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Better integration of health and social care needed as 'perfect storm' hits industry, say experts

Better integration between health and social care is needed to address the "perfect storm" hitting the social care sector at the moment, two experts have said.20 Mar 2017

On Monday, the BBC reported that social care contracts at 95 local authorities in the UK had been cancelled by care providers in light of cost pressures in providing care services. According to the BBC's report, 69 home care providers have exited the market in the last three months and a quarter of all such providers in the UK are at risk of insolvency.

Health and social care experts Joanne Ellis and Sean Elson of Pinsent Masons, the law firm behind Out-Law.com, said the report, together with the recent sale of Mitie's home care business for just £2, highlights the difficult financial environment in which local authorities and care providers are operating in. They said that a high-turnover of staff and shortage of skills is a further problem providers are having to manage.

A move towards more integrated health and social care provision is needed to help address the problems, they said.

"The financial pressures in the care market are well-publicised and stem from a range of factors," Ellis said. "The UK's population is ageing, putting pressure on both the NHS and social care sector to deliver services. However, local authority budgets are tight, and social care providers are also subject to the National Living Wage requirements on worker remuneration."

"In addition, care providers are under pressure to increase the amount of time that carers spend with each person receiving home care, and cost pressures also arise from the fact that an HMRC crackdown aimed to ensure that care workers are paid for time spent travelling between appointments and not just for time spent delivering care. Care providers can look for efficiencies, however, not at the cost of quality care. The quality of care carers provide is the subject of unprecedented scrutiny following cases in which bad practices were highlighted, while tougher sentences are available for those that engage in criminal wrongdoing," she said.

Elson said social care providers are being asked to provide a high and broad level of care under severe financial pressures and that the business model for many is no longer sustainable.

"In addition to the financial pressures in the market, care providers are also battling with a high turnover of staff that they spend a lot of time and money in delivering training to, in a kind of 'perfect storm' impacting on those businesses," Elson said.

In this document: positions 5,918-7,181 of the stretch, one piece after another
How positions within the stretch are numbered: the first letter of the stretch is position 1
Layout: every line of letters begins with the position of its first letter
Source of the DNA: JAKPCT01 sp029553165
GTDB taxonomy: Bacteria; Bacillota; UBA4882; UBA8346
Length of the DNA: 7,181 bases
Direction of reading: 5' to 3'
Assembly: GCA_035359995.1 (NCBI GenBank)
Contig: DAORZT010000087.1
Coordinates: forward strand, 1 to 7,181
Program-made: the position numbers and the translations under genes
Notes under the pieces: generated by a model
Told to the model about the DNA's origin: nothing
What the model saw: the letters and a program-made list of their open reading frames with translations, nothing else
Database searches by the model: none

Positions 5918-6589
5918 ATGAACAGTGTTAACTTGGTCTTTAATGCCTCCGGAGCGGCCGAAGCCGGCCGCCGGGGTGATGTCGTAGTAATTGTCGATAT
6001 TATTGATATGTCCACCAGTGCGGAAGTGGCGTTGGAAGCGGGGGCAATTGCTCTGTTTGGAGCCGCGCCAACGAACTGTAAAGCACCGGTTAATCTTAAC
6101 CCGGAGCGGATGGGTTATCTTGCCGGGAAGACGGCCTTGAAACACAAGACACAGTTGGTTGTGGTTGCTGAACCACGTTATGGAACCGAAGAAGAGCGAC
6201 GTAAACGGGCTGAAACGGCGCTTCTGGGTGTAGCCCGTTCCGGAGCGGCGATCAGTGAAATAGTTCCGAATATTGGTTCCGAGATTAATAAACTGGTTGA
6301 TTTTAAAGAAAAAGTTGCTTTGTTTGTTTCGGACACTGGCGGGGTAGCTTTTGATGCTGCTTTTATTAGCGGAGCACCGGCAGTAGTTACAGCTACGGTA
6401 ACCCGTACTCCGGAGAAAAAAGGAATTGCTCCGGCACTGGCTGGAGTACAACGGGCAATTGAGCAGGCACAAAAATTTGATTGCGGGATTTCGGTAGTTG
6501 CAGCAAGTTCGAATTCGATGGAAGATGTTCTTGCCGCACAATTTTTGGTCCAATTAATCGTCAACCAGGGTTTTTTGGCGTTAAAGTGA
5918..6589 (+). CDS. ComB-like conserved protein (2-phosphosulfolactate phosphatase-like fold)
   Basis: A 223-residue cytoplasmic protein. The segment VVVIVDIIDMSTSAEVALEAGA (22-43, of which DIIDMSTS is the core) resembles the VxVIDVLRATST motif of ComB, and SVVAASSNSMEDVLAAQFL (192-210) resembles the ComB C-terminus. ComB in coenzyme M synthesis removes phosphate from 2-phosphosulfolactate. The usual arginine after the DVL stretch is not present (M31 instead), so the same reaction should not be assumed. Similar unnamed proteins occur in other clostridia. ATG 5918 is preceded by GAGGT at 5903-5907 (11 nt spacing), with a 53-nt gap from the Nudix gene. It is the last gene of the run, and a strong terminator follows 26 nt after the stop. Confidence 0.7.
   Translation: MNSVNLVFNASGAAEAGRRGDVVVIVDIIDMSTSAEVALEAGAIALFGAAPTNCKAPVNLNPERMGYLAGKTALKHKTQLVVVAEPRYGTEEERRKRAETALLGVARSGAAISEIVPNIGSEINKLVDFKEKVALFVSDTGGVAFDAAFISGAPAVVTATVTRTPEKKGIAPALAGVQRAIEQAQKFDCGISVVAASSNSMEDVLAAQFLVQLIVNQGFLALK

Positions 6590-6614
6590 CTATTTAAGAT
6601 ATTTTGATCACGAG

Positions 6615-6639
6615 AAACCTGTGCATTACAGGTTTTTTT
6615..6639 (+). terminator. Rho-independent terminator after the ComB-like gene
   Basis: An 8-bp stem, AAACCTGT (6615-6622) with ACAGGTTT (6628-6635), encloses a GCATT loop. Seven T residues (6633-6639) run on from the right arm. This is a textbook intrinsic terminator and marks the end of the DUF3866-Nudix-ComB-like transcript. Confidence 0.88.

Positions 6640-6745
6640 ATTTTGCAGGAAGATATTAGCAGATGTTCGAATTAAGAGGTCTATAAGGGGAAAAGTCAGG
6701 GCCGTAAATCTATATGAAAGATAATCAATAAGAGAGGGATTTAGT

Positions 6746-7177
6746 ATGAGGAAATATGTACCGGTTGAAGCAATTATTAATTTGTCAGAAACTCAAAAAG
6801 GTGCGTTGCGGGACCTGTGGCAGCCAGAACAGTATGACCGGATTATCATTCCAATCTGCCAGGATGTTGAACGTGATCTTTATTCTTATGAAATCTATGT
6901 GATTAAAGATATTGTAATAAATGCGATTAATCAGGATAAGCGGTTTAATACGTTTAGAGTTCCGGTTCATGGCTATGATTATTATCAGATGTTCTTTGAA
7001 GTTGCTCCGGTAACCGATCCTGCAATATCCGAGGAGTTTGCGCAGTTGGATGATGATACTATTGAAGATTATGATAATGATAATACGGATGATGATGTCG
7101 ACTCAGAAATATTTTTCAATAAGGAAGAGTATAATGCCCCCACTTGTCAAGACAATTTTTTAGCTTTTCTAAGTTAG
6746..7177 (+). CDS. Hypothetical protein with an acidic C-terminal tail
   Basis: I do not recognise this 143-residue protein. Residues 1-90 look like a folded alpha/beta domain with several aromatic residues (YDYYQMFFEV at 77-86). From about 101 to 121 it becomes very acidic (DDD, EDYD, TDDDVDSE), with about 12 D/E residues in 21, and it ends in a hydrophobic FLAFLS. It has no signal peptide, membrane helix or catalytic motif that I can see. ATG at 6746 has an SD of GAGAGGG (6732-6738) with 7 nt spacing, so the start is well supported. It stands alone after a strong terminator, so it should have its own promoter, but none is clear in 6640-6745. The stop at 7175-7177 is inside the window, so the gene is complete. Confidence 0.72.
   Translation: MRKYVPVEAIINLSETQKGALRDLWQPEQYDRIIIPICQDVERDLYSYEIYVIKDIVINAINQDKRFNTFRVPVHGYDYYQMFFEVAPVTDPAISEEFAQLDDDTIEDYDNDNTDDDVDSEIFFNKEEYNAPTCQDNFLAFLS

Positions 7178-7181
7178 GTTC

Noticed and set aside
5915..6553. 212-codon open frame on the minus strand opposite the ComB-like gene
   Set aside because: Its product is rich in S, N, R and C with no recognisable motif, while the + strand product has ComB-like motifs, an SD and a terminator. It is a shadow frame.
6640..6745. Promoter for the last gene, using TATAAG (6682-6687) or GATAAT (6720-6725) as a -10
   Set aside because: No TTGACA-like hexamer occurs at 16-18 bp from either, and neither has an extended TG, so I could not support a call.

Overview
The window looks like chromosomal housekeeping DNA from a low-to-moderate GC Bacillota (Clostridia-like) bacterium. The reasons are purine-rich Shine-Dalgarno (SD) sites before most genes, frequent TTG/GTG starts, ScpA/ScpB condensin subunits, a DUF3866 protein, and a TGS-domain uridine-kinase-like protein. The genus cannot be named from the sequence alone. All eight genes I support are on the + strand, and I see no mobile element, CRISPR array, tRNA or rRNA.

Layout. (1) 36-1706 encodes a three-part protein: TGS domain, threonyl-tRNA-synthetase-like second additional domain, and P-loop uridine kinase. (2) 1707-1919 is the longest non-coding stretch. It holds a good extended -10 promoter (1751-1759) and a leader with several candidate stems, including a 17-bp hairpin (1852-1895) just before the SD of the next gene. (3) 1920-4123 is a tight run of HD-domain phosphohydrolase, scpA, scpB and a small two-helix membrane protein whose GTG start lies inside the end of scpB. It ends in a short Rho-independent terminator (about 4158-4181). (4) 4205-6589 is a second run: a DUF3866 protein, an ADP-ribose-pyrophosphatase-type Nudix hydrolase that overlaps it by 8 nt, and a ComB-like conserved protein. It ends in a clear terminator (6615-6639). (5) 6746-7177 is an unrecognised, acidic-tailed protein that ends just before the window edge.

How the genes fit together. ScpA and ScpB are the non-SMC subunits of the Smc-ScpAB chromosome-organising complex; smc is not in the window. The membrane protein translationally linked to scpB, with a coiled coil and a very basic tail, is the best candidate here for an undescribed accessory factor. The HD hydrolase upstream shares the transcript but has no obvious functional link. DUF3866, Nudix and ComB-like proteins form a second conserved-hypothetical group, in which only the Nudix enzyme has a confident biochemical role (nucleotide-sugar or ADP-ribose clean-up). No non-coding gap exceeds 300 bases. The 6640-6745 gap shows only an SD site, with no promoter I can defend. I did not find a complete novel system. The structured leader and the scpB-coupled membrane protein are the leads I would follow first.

"The work of carers is undervalued and stigmatised. Workers receive modest pay and there is not always a clear career pathway for those that deliver care services. In addition, the image of the work done by carers is influenced by media coverage that tends to focus on cases of abuse and use of zero-hours contracts rather than the first-class attentive care delivered by the vast majority, so the attractiveness of the role as a career option is diminished in the eyes of the public, in contrast to the perception of the similar work nurses do in hospitals, for example. A further pressure on filling care worker roles in future could also arise if new immigration controls are in place as a result of Brexit," he said.

A rethink is needed on how social care is linked into the provision of health care, how it is paid for, and how it is promoted, Ellis and Elson said.

"For many local authorities and care providers, the current model of delivery is unsustainable," Ellis said. "The chancellor, in his recent Budget, pledged an extra £2 billion for social care, but throwing more money at the problem alone will not solve the long-term challenges in the market."

"The UK needs to get better at managing issues facing the elderly before they become major problems that require intervention by the NHS, and to ensure NHS patients receive necessary assistance at home after they are discharged from hospital. There needs to be greater integration, therefore, between health and social care services. An open mind is needed on how that should be paid for," she said.

The idea of a dedicated health and social care tax has been mooted. Elson said questions of finance should, however, be tied to changes in delivery model.

"At the moment, it is commonplace for families to foot the bill for childcare costs in most instances, yet there is an expectation that the state will pay for the cost of the elderly in society in the form of health and care services," Ellis said. "It would be difficult politically for a government in the UK to challenge that expectation and reform the model of delivery and way in which health and care services are paid for. However, it is clear that the status quo is unsustainable."

Technology can play a role in helping to integrate the health and social care sectors, Ellis said. Some care providers already use devices such as iPads and social networking tools to keep in remote contact with people they deliver care services to, and monitoring technologies and alarms are also in use to help alert care providers to cases where emergency care is required, she said.

"Remote contact should not be a substitute for personal contact," Ellis said. "However, health and social care providers must keep an open mind on how technology can help augment the services they deliver."

Elson said: "Artificial intelligence (AI) may have a role to play in future in delivering at least some of the care and contact services delivered by care providers."